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Our Earth – Eco News Roundup: February 17, 2013

February 17, 2013

Our Earth

Our Earth – Eco News Roundup: February 17, 2013

The Eco News Roundup brings stories and commentary about issues related to climate change, renewable energy and the environment.


Energy Department, Treasury Announce Availability of $150 Million in Tax Credits for Clean Energy Manufacturers

WASHINGTON – As part of President’s Obama’s all-of-the-above approach to American energy, the U.S. Departments of Energy and the Treasury today announced the availability of $150 million in Advanced Energy Manufacturing Tax Credits for clean energy and energy efficiency manufacturing projects across the United States. This important tax program is focused on strengthening America’s global competitiveness in clean energy manufacturing, increasing our energy security and creating new jobs and opportunities for American workers.

Carbon Capture and Storage FutureGen 2.0 Project Moves Forward Into Second Phase

Near-Zero Emissions Coal-Fueled Power Plant to Demonstrate Commercial Scale Carbon Capture and Storage Technologies

Conservatives Aim To Roll Back Kansas Renewable Energy Standard

Lawmakers in Kansas this week have started to hold hearings regarding the state’s existing renewable energy portfolio standard (RPS). Lawmakers in both the Senate and the House are aiming to roll back the states’ RPS.

Arctic Death Spiral Bombshell: CryoSat-2 Confirms Sea Ice Volume Has Collapsed

The sharp drop in Arctic sea ice area has been matched by a harder-to-see, but equally sharp, drop in sea ice thickness. The combined result has been a collapse in total sea ice volume — to one fifth of its level in 1980.

Tree die-off triggered by hotter temperatures

A team of scientists, led by researchers at Carnegie’s Department of Global Ecology, has determined that the recent widespread die-off of Colorado trembling aspen trees is a direct result of decreased precipitation exacerbated by high summer temperatures. The die-off, triggered by the drought from 2000-2003, is estimated to have affected up to 17% of Colorado aspen forests.

Sunlight stimulates release of climate-warming gas from melting Arctic permafrost

Ancient carbon trapped in Arctic permafrost is extremely sensitive to sunlight and, if exposed to the surface when long-frozen soils melt and collapse, can release climate-warming carbon dioxide gas into the atmosphere much faster than previously thought

Southwest regional warming likely cause of pinyon pine cone decline, says CU study

Creeping climate change in the Southwest appears to be having a negative effect on pinyon pine reproduction, a finding with implications for wildlife species sharing the same woodland ecosystems, says a University of Colorado Boulder-led study. The new study showed that pinyon pine seed cone production declined by an average of about 40 percent at nine study sites in New Mexico and northwestern Oklahoma over the past four decades, said CU-Boulder doctoral student Miranda Redmond, who led the study.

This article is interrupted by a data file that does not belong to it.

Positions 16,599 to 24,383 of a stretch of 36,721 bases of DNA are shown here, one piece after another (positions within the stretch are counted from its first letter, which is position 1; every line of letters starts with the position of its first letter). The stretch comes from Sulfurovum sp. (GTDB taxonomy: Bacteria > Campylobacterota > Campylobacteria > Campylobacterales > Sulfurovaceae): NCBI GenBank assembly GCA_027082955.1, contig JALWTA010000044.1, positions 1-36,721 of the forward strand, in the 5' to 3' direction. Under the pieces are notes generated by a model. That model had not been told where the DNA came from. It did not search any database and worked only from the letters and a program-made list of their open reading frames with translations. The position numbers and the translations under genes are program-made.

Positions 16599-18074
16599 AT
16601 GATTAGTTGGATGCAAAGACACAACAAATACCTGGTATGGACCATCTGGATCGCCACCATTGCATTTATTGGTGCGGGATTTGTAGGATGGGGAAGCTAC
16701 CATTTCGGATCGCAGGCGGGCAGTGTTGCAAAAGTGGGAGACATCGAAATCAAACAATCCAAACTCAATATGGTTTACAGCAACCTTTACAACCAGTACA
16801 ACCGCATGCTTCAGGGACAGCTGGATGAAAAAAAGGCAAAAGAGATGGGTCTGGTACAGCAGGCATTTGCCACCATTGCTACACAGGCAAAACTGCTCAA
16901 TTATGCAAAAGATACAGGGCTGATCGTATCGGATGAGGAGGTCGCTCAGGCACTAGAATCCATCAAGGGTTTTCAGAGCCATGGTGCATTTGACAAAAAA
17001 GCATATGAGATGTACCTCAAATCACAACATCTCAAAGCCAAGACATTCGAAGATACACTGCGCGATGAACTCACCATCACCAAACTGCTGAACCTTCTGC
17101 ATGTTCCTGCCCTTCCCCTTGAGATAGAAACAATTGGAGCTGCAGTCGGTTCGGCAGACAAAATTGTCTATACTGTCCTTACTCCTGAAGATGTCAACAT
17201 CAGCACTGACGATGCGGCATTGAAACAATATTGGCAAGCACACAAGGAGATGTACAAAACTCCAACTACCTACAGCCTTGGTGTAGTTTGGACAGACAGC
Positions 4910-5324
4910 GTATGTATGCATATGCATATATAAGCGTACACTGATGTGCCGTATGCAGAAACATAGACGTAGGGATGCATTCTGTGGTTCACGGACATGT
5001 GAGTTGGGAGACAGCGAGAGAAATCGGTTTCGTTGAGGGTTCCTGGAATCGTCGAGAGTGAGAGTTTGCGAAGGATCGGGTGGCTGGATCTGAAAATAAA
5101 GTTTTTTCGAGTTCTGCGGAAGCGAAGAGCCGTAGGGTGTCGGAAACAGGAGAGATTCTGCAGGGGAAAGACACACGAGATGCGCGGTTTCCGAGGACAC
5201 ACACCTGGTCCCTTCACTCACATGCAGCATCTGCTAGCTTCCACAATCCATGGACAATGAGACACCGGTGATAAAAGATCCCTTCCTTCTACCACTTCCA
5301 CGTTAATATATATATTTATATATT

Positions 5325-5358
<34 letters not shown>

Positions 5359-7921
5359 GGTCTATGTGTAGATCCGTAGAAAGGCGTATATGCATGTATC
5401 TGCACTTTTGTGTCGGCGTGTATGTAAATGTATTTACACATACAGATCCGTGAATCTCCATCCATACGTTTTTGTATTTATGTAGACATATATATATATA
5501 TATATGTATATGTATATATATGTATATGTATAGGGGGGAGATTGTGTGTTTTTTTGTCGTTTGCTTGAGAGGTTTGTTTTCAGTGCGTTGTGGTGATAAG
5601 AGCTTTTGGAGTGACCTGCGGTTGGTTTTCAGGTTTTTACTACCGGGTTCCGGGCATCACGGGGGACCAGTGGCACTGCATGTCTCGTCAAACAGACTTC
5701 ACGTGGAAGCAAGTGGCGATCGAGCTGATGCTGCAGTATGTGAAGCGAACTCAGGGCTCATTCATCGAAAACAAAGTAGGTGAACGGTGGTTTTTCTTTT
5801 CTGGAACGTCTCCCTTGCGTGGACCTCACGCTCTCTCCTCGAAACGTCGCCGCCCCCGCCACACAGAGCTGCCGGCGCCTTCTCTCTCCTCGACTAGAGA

Middle East river basin has lost Dead Sea-sized quantity of water

Already strained by water scarcity and political tensions, the arid Middle East along the Tigris and Euphrates rivers is losing critical water reserves at a rapid pace, from Turkey upstream to Syria, Iran and Iraq below.

Marsh plants actively engineer their landscape

Marsh plants, far from being passive wallflowers, are “secret gardeners” that actively engineer their landscape to increase their species’ odds of survival, says a team of scientists from Duke University and the University of Padova in Italy. Scientists have long believed that the distribution of plants within a marsh is a passive adaption in which species grow at different elevations because that’s where conditions like soil aeration and salinity best meet their needs.

A new Harvard report probes security risks of extreme weather and climate change

Increasingly frequent extreme weather events such as droughts, floods, severe storms, and heat waves have focused the attention of climate scientists on the connections between greenhouse warming and extreme weather. Because of the potential threat to U.S. national security, a new study was conducted to explore the forces driving extreme weather events and their impacts over the next decade, specifically with regard to their implications for national security planning. The report finds that the early ramifications of climate extremes resulting from climate change are already upon us and will continue to be felt over the next decade, directly impacting U.S. national security interests.


Here are some other links you may find worthwhile:
Climate Change News Digest
Climate Progress from Center for American Progress
Rocky Mountain Institute “an independent, entrepreneurial nonprofit think-and-do tank™ that drives the efficient and restorative use of resources.”


At BPI Campus our Progressive Agenda is:
1. People matter more than profits.
2. The earth is our home, not our trash can.
3. We need good government for both #1 and #2.

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